A lot has changed in agribusiness since Erik Fyrwald took the helm of Syngenta in 2016.
Watch your six, Amazon. Google’s Wing Aviation, the first company to receive FAA clearance for drone delivery, is starting trials in Virginia on tech that’s “safer than cars.”
Consumers and digitization were at the forefront at the Crop Innovation in Business Conference hosted in Amsterdam this week. The conference is conducted every other year and is in its 18th year.
The US Department of Agriculture and the US Food and Drug Administration have established an inter-agency framework for regulating food items produced using cellular agriculture methods of meat and poultry production.
The US Food and Drug Administration (FDA) has come under fire for not providing more guidelines to food tech companies on what is and what is not allowed.
While it was a positive first step that the FDA addressing the space, how it will play out is still uncertain as participants debated who should regulate the products, what it should be called, and how its safety will be determined.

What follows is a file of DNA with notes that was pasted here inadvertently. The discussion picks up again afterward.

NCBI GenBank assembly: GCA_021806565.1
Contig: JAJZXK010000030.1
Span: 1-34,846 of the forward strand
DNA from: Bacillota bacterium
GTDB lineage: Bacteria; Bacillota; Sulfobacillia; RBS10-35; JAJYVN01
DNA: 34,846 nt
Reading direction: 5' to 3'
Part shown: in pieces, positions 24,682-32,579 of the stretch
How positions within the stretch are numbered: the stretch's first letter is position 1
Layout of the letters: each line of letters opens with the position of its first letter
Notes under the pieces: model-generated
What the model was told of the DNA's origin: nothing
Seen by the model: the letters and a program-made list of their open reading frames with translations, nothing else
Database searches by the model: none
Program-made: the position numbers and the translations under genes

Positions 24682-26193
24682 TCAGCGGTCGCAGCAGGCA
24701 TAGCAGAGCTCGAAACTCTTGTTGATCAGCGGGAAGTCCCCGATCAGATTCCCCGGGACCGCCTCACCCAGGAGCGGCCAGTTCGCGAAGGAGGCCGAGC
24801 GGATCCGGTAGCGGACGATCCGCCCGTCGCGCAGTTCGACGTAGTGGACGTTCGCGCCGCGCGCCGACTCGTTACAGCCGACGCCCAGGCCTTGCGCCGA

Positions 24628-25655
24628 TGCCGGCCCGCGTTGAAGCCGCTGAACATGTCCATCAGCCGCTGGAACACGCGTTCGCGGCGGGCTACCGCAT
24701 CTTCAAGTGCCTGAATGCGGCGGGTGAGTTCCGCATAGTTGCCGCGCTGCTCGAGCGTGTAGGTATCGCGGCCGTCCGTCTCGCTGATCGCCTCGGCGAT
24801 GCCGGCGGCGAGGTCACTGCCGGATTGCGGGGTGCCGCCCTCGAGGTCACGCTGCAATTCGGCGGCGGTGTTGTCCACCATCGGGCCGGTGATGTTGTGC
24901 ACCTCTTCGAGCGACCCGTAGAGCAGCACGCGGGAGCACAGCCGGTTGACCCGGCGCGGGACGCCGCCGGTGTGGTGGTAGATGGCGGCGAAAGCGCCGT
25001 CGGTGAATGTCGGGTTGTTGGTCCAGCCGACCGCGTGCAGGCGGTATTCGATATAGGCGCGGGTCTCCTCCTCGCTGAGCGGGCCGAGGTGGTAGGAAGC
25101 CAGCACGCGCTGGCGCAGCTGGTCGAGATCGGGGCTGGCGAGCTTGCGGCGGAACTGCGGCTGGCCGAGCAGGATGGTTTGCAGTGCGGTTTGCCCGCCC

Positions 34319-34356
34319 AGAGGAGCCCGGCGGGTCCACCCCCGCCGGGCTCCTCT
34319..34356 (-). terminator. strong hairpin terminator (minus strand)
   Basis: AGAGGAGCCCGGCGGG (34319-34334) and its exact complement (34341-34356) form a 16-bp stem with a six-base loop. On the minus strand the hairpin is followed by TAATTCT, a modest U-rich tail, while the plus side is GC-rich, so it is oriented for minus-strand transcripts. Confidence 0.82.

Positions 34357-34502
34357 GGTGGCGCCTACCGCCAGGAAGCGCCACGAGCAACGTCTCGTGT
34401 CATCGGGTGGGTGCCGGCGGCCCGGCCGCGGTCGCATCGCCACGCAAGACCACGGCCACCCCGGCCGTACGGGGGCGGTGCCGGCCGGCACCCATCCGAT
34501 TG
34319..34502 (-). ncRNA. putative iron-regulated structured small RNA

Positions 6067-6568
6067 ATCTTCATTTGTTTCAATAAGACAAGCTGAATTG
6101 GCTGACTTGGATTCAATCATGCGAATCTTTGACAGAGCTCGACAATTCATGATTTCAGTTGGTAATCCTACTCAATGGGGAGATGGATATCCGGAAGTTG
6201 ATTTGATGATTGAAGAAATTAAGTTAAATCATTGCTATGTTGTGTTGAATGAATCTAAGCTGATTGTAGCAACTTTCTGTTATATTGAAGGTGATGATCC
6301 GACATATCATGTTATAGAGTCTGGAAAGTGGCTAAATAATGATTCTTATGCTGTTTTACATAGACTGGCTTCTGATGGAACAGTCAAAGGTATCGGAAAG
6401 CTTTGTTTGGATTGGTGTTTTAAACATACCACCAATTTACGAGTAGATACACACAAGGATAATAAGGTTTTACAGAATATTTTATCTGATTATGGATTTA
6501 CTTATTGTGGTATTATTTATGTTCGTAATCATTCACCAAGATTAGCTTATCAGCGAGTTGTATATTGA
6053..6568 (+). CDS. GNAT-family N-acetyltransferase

Flying drones BVLOS will enable agricultural operations to capture all of their fields in one go, increasing the efficiency of the technology, according to Thomas Haun, VP Agriculture Solutions at PrecisionHawk.
Investors want to know that the rules around bio-based projects aren't going to change on them, and that's where today’s governments have a significant role to play, according to speakers at the World Bio Markets (WBM) conference.
The Data Store offers farmers a way to sell their agronomic and machine data to third parties and split the proceeds with Farmobile. Plus former White House staff Sam Kass makes move into food tech.
After a three-and-a-half year wait, startups will now have access to a new crop of potential investors, under Title III of the JOBS Act. But how onerous are the regulations?